Civil society organizations and deliberative policy making: interpreting environmental controversies in the deliberative system. Dodge, J. Policy Sciences, 47(2):161--185, June, 2014.
Civil society organizations and deliberative policy making: interpreting environmental controversies in the deliberative system [link]Paper  doi  abstract   bibtex   
This paper argues that while research on deliberative democracy is burgeoning, there is relatively little attention paid to the contributions of civil society. Based on an interpretive conceptualization of deliberative democracy, this paper draws attention to the ways in which civil society organizations employ “storylines” about environmental issues and deliberative processes to shape deliberative policy making. It asks, how do civil society organizations promote storylines in the deliberative system to change policy? How do storylines constitute policy and policy-making processes in the deliberative system? I answer these questions through an empirical analysis of two environmental controversies in the USA: environmental justice in New Mexico and coalbed methane development in Wyoming. Findings indicate that civil society organizations used storylines in both cases to shift the dynamics of the deliberative system and to advance their own interpretations of environmental problems and policy-making processes. Specifically, they used storylines (1) to set the agenda on environmental hazards, (2) to construct the form of public deliberation, changing the rules of the game, (3) to construct the content of public deliberation, shaping meanings related to environmental policy, and (4) to couple/align forums, arenas and courts across the system. These findings suggest that promoting storylines through accommodation and selection processes can be an important mechanism for shaping policy meanings and for improving deliberative quality, although these effects are tempered by discursive and material forms of power, and the competition among alternative storylines.
@article{dodge_civil_2014,
	title = {Civil society organizations and deliberative policy making: interpreting environmental controversies in the deliberative system},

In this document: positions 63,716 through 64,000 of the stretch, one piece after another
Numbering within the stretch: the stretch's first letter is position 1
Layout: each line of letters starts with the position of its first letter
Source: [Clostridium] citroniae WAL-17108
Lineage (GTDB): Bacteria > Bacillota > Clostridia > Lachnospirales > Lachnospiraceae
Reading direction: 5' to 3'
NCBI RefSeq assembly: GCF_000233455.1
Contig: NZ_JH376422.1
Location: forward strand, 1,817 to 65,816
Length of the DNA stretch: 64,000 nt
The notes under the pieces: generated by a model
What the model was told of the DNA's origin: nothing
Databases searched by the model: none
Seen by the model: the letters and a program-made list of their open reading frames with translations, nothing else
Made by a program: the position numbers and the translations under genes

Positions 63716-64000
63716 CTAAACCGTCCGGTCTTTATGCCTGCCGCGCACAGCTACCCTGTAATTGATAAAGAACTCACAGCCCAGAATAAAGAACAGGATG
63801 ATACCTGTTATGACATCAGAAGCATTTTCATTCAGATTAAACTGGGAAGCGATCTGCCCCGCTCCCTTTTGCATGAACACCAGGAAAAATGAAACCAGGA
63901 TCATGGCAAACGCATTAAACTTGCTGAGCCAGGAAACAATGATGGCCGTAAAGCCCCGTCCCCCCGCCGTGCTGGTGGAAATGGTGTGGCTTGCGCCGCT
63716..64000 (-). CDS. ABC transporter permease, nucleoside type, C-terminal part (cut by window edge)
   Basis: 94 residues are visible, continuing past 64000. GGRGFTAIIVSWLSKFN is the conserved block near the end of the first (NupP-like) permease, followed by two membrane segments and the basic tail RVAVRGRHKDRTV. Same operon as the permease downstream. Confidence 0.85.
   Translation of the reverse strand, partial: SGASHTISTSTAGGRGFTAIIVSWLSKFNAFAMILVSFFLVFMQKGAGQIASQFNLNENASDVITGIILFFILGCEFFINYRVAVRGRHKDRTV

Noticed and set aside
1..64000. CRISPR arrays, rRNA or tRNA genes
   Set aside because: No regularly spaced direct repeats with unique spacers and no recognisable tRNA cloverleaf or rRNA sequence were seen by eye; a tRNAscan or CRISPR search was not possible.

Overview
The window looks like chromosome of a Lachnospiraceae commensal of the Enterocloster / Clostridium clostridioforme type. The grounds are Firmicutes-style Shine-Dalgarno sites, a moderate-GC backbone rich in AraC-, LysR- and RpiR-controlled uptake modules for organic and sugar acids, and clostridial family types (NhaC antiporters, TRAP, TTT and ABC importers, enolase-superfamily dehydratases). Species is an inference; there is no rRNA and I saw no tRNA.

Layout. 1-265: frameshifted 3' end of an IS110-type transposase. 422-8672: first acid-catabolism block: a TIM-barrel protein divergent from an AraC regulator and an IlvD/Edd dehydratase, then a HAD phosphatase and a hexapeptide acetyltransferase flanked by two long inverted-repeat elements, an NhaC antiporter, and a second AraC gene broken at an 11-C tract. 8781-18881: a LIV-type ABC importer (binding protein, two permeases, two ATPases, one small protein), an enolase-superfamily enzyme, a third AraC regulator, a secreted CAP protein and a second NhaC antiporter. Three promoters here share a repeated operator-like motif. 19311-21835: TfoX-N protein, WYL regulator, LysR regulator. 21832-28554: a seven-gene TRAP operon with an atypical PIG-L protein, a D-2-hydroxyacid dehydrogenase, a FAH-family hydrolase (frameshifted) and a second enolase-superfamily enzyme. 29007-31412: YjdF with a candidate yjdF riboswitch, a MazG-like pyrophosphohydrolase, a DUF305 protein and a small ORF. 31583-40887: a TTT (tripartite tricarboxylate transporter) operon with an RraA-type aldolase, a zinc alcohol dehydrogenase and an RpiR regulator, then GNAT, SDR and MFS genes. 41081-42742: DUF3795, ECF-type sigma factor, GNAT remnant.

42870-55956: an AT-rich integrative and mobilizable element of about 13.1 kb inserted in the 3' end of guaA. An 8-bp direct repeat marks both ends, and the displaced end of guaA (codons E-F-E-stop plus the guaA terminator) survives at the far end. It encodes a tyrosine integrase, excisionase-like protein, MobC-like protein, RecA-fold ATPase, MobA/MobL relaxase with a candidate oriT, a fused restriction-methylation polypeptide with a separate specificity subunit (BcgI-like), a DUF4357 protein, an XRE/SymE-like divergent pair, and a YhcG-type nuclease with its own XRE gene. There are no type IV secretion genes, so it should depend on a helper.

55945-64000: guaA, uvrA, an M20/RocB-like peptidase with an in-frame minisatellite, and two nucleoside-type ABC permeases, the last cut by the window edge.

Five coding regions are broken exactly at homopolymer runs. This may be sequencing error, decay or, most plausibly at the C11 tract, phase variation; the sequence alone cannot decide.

volume = {47},
	issn = {0032-2687, 1573-0891},
	shorttitle = {Civil society organizations and deliberative policy making},
	url = {http://link.springer.com/article/10.1007/s11077-014-9200-y},
	doi = {10.1007/s11077-014-9200-y},
	abstract = {This paper argues that while research on deliberative democracy is burgeoning, there is relatively little attention paid to the contributions of civil society. Based on an interpretive conceptualization of deliberative democracy, this paper draws attention to the ways in which civil society organizations employ “storylines” about environmental issues and deliberative processes to shape deliberative policy making. It asks, how do civil society organizations promote storylines in the deliberative system to change policy? How do storylines constitute policy and policy-making processes in the deliberative system? I answer these questions through an empirical analysis of two environmental controversies in the USA: environmental justice in New Mexico and coalbed methane development in Wyoming. Findings indicate that civil society organizations used storylines in both cases to shift the dynamics of the deliberative system and to advance their own interpretations of environmental problems and policy-making processes. Specifically, they used storylines (1) to set the agenda on environmental hazards, (2) to construct the form of public deliberation, changing the rules of the game, (3) to construct the content of public deliberation, shaping meanings related to environmental policy, and (4) to couple/align forums, arenas and courts across the system. These findings suggest that promoting storylines through accommodation and selection processes can be an important mechanism for shaping policy meanings and for improving deliberative quality, although these effects are tempered by discursive and material forms of power, and the competition among alternative storylines.},
	language = {en},
	number = {2},
	urldate = {2014-06-11},
	journal = {Policy Sciences},
	author = {Dodge, Jennifer},
	month = jun,
	year = {2014},
	keywords = {Civil society organizations, deliberative democracy, deliberative system, Economic Policy, environmental policy, interpretive policy analysis, Narrative inquiry, Political Science, general, Public administration},
	pages = {161--185},
	file = {art%3A10.1007%2Fs11077-014-9200-y.pdf:files/49249/art%3A10.1007%2Fs11077-014-9200-y.pdf:application/pdf;Snapshot:files/49248/s11077-014-9200-y.html:text/html}
}
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